Finally, the medical field, in general, is getting its act together. Simply put, Choosing Wisely®, the brainchild of the American Board of Internal Medicine (ABIM), is an initiative to help cut down on unnecessary medical testing. The goal behind the campaign: improve medical care by “cutting waste.” Although I suggest both doctors and patients read up on it themselves, Christine Cassel, MD – president and CEO of the American Board of Internal Medicine and the ABIM Foundation – describes Choosing Wisely® well:
“For every one of these items [on the Choosing Wisely® list of 45 overused tests and procedures], there are times when it is indicated,” she said. “We aren’t saying you should never do it — these are times you ought to have a conversation about whether you need it or not.”
At this point, this looks to be the best thing to happen in the medical field in my lifetime. Everybody benefits!
Say what you want about me: angry, arrogant, controversial, but who I really am, at my core, is a patient advocate, period. In fact, if you want to really know why I am “angry,” I fundamentally do not care for a lot of things that go on in medicine today. I have been doing this long enough to know the difference.
The four reasons why medicine is at the point it’s at today with over-testing:
• Patients ask for it!
• Testing and screening are so widely available and accessible now.
• The current insurance reimbursement structure in America lends docs, over time, to settle with the path of least resistance in dealing with patients.
• Defensive medicine
I was taught in medical school that I could come up with an accurate diagnosis greater than 90% of the time with an accurate history (as in, your story about your problem with a little of my guidance) and a physical exam. I distinctly remember hearing that and thinking to myself, “what a crock.” But today, I know this as truth. These docs today, considering the fact they can readily get that test (the one patients are ASKING for), will often bypass the effort to really learn and too quickly default to the test. As a result, one’s deeper understanding goes untapped.
What does this mean for medicine today? It’s been destructive. Our test-happy culture has the affect of creating DUMBER docs. Yes, I said dumber. I have taught residents for 26 years and trust me, they are definitely not getting better, even though their access to information and medical testing is unprecedented. You see, if one is to consider a test, particularly the correct one for your problem, one must have a really good idea of what your problem is…before the test is ordered.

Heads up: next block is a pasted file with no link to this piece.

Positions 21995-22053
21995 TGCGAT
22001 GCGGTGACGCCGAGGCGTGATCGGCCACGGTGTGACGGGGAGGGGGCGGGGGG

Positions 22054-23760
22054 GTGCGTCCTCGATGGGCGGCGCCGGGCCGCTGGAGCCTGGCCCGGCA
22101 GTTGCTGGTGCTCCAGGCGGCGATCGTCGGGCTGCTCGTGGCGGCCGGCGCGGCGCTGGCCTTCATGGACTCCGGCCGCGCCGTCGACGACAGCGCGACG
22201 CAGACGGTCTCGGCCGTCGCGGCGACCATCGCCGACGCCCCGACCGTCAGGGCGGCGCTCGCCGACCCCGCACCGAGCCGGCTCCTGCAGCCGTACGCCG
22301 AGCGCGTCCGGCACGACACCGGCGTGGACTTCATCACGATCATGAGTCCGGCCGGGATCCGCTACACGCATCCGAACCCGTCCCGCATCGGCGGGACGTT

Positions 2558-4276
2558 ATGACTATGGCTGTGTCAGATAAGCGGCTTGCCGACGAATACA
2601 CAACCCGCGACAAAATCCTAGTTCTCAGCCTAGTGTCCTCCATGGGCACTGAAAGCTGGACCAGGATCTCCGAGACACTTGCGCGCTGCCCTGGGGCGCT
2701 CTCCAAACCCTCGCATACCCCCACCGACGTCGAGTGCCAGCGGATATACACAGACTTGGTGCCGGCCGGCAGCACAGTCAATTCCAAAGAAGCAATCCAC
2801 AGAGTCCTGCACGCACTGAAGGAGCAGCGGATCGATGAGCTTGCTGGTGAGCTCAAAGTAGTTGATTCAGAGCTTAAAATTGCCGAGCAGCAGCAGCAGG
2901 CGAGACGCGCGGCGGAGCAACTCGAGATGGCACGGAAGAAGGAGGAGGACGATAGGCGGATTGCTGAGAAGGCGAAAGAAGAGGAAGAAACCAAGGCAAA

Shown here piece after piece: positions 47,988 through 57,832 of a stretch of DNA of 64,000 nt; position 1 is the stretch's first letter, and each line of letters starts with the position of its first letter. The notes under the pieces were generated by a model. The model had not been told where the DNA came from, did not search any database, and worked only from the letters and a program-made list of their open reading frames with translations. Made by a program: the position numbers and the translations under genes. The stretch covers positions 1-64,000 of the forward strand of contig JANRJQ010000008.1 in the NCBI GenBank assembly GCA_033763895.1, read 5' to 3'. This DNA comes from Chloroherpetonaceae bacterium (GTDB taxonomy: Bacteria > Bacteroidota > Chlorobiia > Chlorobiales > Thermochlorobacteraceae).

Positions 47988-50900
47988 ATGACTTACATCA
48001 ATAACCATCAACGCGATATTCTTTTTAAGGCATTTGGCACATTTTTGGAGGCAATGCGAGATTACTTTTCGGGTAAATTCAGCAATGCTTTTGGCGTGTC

So then you might say, why do we have so much testing? Because we can, that’s why! (BTW, I hate “because we can.”) But the truth is, we have more access than ever! And, again, it relates back to my first point: the patient may just be the biggest reason why we test so much – because you think getting that MRI, for example, is the best to arrive at your diagnosis. Sorry, but even though you have the internet, etc., you, as a lay patient, are still not adequately equipped to decide what test, if any, is appropriate. I also recognize that media and medical advertising drive this as well.
Surprising to some is that defensive medicine is probably low on the list of reasons we docs test too much. A quick note on so-called defensive medicine: the best defensive medicine is for me to be a genuine person and sit down and talk with my patients. And I do everyday; I like it that way (more on this later). Even if that means taking the time to explain why they do not need that MRI they are so sure they do…The good news about all of this: these scenarios are exactly what Choosing Wisely® aims to improve.
As for medical reimbursement – it has has changed a great deal over the last two decades – while, at the same time, testing availability and technology have exploded. Thanks to the behind-the-scenes negotiations, docs are being paid less for their services, so they are incentivized to see more patients in less time. In turn, this might equate to more docs sending patients along their way for some testing that patients are expecting – if not asking for.
This logic is exactly the same as when a patient comes into a primary care doc’s office with a cold and insists on antibiotics. We absolutely know that antibiotics will do nothing for a viral cold and their indiscriminant use is not good, but the path of least resistance is to write that script and send you on your way. Good docs take the time and good patients recognize this and listen to them.
Visit the blog soon to read part two.